Troubled tuner “Spider-Man: Turn Off the Dark” will close down production for several weeks before reopening later this season, producers Michael Cohl and Jeremiah J. Harris finally announced late last week after earlier protestations to the contrary.
The three-week hiatus will stretch from April 19 through May 11, with the newly enhanced preview performances resuming May 12. The temporary shut-down will allow “Spider-Man’s” cast and crew to rehearse before the show’s new opening night on June 14, 2011.
“This amended schedule will allow the time necessary to execute the plan, which will include revisions to the script,” read the statement from Cohl and Harris.
To accommodate the new opening night, previously scheduled performances on June 12, 14 and 15 have also been cancelled, and two additional shows have been substituted on June 13 and 17. A revised production calendar is available on the official “Spider-Man” Web site.
Refunds and exchanges will be available to ticketholders affected by the cancellations, as well as those affected by the change in opening dates.
Exchange requests must be placed prior to March 16 for cancelled tickets ordered through Ticketmaster, or those customers will automatically receive a refund. Cancelled box office ticket purchases may be exchanged or refunded directly at the Foxwoods Theatre Box Office.
Valid tickets to any post-March 15 show may also be exchanged or refunded. As the production’s Web site notes, “If you purchased tickets to see the show after its official Opening [on March 15], you may exchange your tickets for a date after the June 14th Opening at no additional cost if you purchased your tickets through Ticketmaster or at the Box Office.”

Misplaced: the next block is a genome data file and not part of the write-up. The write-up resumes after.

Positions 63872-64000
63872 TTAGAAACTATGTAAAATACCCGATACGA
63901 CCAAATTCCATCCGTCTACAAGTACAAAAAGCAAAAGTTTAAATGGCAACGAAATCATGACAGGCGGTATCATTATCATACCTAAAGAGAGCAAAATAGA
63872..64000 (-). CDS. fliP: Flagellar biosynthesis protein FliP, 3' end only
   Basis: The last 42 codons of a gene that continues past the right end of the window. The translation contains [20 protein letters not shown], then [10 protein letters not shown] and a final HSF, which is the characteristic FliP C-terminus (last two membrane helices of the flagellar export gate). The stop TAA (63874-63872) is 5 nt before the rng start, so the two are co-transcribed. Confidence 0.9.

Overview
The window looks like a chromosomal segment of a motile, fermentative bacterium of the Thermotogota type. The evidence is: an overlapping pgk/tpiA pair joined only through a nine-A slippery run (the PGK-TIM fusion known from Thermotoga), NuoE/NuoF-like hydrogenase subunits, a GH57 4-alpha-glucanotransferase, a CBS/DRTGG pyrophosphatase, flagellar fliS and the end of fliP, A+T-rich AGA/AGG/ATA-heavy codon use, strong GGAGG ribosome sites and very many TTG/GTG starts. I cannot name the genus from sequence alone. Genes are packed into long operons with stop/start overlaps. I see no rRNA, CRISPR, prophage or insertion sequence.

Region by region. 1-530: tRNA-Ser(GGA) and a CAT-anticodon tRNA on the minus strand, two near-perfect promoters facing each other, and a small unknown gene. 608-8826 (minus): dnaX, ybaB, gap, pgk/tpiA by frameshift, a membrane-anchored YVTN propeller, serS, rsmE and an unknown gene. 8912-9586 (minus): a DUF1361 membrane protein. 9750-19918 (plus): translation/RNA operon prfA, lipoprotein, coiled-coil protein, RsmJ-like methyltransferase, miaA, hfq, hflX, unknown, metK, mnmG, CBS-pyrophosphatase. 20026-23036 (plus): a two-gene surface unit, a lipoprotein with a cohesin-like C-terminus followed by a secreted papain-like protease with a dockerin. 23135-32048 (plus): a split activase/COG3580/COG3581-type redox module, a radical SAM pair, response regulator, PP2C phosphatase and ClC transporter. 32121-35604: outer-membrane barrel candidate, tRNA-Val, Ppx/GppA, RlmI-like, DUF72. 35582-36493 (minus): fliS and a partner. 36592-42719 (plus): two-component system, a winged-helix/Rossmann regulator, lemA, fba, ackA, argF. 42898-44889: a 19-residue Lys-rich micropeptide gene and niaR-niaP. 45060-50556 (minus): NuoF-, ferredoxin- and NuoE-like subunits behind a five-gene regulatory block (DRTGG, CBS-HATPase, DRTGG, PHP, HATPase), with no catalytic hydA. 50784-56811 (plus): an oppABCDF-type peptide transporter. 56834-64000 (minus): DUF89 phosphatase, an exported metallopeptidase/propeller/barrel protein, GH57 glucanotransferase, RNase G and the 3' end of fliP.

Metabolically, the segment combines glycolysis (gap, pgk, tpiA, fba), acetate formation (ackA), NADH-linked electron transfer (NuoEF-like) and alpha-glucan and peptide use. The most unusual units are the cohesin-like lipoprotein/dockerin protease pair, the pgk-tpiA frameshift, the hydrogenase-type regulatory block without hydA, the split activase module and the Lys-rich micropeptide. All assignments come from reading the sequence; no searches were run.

Consumers who bought their tickets through other channels are urged to contact their sellers for more information on available exchange or refund offers.
The hiatus announcement came late in the day on Friday, March 11, and followed a week of upheaval for the production — including the dismissal of director and creative lead Julie Taymor on March 9. New director Phillip William McKinley and writer Roberto Aguirre-Sacasa were hired to overhaul the show and oversee its day-to-day management in Taymor’s stead.
At the time of Taymor’s dismissal last week, Cohl and Harris remained silent on any potential postponements or cancellations for “Spider-Man: Turn Off the Dark.” Publications such as the New York Times had been reporting insider knowledge of an impending delay and hiatus for at least a week before that.
The stunt-heavy, $70 million musical is no stranger to scheduling difficulties. On-going funding concerns, various cast departures, and several serious on-set injuries have pushed back opening night a total of six times.
At the time of “Spider-Man’s” previous delay — from February 7 to March 15 — Cohl had called it the show’s “final postponement.”
Despite all of its reported dysfunctions (both on and off the stage), “Spider-Man: Turn Off the Dark” has been doing major business at the Foxwoods Theatre box office.
The technically advanced tuner has posted $1 million grosses for the past 11 weeks running. The 1,930-seat playhouse was at or near capacity each of those weeks, but those numbers are still well below “Spider-Man’s” nearly $2 million weekly potential, according to the Broadway League’s numbers.